TBP logo




Welcome to The Bigger Picture. Your local film club now based at The Ivy House community pub in Nunhead.


We show a film at 8pm on the fourth Thursday of every month.  It is a non-profit making venture run by volunteers, and any money we make is donated to support local charities; with a special emphasis on smaller charities that have difficulty finding funding from other sources.


The Bigger Picture is different to many other film clubs. Yes, we offer you the opportunity to kick back and watch a film on the big screen from the comfort of a deep leather sofa with a drink in one hand and food from a mouthwatering menu in the other, but we also offer a very diverse programme of films.


The Bigger Picture shows a wide variety of films from around the world, many of which are rarely screened or were given limited screening when first released but which have achieved critical acclaim over the years. Some are masterpieces by great directors, some broke boundaries in their day, some are quirky originals and others are included for no other reason that we  want to share our enjoyment of them.


THE BIGGER PICTURE is affiliated to the British Federation of Film Societies and part of the SE London Film Club Network.


The autumn 2018 season at your new community film club.  Join us!



20 September at 8pm

Double click to insert body text here ...


"As an evening at the flicks, it was about as perfect as you could get: relaxed, informal, but still achieving the buzz and excitement of a communal experience."

Dulwch on View


"Going to the cinema is great with it's comfy seats, and superior projection/audio. But the film club at the EDT feels somehow more sociable, and with an interesting (less mainstream) selection of films."



"It's what comunity film clubs should be about: good food and drink, great atmosphere and excellent programming."



"Everything about the experience is inviting; something the swankier cinemas try so hard to manufacture. I've been to nearly every film they've shown."

Heather Barton


"I liked the mini fish and chips and the peas best.

The film was OK."

Joe (11)


Thursday 27 September 2018, 8pm

This story of a ‘metaphorical’ meeting in 1979 between legendary jazz musician Miles Davis (Don Cheadle) and Rolling Stone’s fictional Dave Bradon (Ewan McGregor) is set at the moment when Davis’ career appears eclipsed. The story purports to tell of a frenzied search for a missing tape of Davis’ newest numbers (after 5 musically arid years), but is an excuse to review his personal and musical story. The narrative arc is as eclectic as a jazz solo, weaving back on itself. The story is somewhat chaotic, but the music is amazing.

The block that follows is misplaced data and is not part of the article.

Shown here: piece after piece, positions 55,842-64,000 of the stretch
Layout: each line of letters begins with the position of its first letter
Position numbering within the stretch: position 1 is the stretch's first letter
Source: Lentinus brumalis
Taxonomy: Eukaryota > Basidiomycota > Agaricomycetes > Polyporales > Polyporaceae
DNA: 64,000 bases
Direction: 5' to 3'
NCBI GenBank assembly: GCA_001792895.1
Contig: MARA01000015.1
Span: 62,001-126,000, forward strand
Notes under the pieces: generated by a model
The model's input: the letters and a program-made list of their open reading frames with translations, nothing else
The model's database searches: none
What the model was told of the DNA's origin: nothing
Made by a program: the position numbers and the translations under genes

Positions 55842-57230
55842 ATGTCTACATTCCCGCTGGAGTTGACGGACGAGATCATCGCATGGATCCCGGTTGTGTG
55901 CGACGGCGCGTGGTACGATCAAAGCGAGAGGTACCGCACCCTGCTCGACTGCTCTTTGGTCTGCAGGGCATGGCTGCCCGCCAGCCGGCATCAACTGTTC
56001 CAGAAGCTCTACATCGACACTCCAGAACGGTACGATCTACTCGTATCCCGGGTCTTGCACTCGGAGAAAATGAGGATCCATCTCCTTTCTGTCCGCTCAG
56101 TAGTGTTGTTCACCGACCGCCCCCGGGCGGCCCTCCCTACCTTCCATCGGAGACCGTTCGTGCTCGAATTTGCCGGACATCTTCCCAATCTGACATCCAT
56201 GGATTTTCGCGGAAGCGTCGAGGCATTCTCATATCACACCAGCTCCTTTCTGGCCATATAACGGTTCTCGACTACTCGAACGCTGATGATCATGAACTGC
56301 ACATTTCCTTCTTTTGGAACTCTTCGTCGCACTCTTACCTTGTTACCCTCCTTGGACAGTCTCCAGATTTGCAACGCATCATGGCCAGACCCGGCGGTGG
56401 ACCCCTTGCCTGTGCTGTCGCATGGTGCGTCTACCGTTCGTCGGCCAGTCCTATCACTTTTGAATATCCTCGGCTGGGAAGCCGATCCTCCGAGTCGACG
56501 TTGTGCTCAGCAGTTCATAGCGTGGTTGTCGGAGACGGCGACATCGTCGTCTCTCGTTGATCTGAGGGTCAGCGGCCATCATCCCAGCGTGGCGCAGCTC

Director: Don Cheadle


Running time: 100 minutes.

Cert: 15


We say: - This may seem like a weird caper movie (the sort that Davis might have liked to be in himself), but the man and his music transcend that. A soundtrack to die for!



BUY TICKETS miles-ahead-2015

LEGEND (2015)

Thursday 25 October 2018, 8pm

Tom Hardy x 2 as the Kray twins, gentle fun loving charity…. Oh no, it’s those Kray Twins. This film makes more of Reggie’s relationship with his wife, Frances (who acts as posthumous narrator), than is normal  (and hence less of their mother) and plays down none of the violence. Many recognisable London locations give realism to this story, including our very own Ivy House which, with surprisingly little dressing, becomes the setting for The Double R (Ronnie and Reggie’s club). There are some great shots showing each of the three bars with their original wood panelling, as well as the gold curtained ballroom, which gained the pub its Grade 11 listing status in 2012.  


Director: Brian Helgeland


Running time: 132 minutes.

Cert: 18


We say: - Tom Hardy pulls off a double performance with gusto and it is great fun watching the film in one of its locations.



BUY TICKETS 8abdf056300e0bbc00e025f6a4237de9 miles-ahead02


Thursday 29 November 2018, 8pm

Modern art and modern art curators – Pretentious? Silly? Up themselves? Divorced from real life? – and, as it turns out, able to be wonderfully satirised and pilloried.  The Square (itself a new artwork in a modern art museum) punctures so many balloons, with Elizabeth Moss (it’s been a busy few years for her) as the journalist observer, and more than that as well. As Wiki notes: - The film was entered into the 2017 Cannes Film Festival, where it received positive reviews and won the Palme d'Or. It was subsequently selected for the 2017 Toronto International Film Festival. It went on to win six European Film Awards, including Best Film; two Guldbagge Awards, including Best Director; and other honours. It was nominated for the Academy Award for Best Foreign Language Film at the 90th Academy Awards.’ So the literati appreciated it – which is good of them, as they were in the director’s gun-sights…


Director: Ruben Östlund


Running time: 151 minutes.

Cert: 15


We say: - Many of the targets were sitting ducks, but no reason not to pick them off…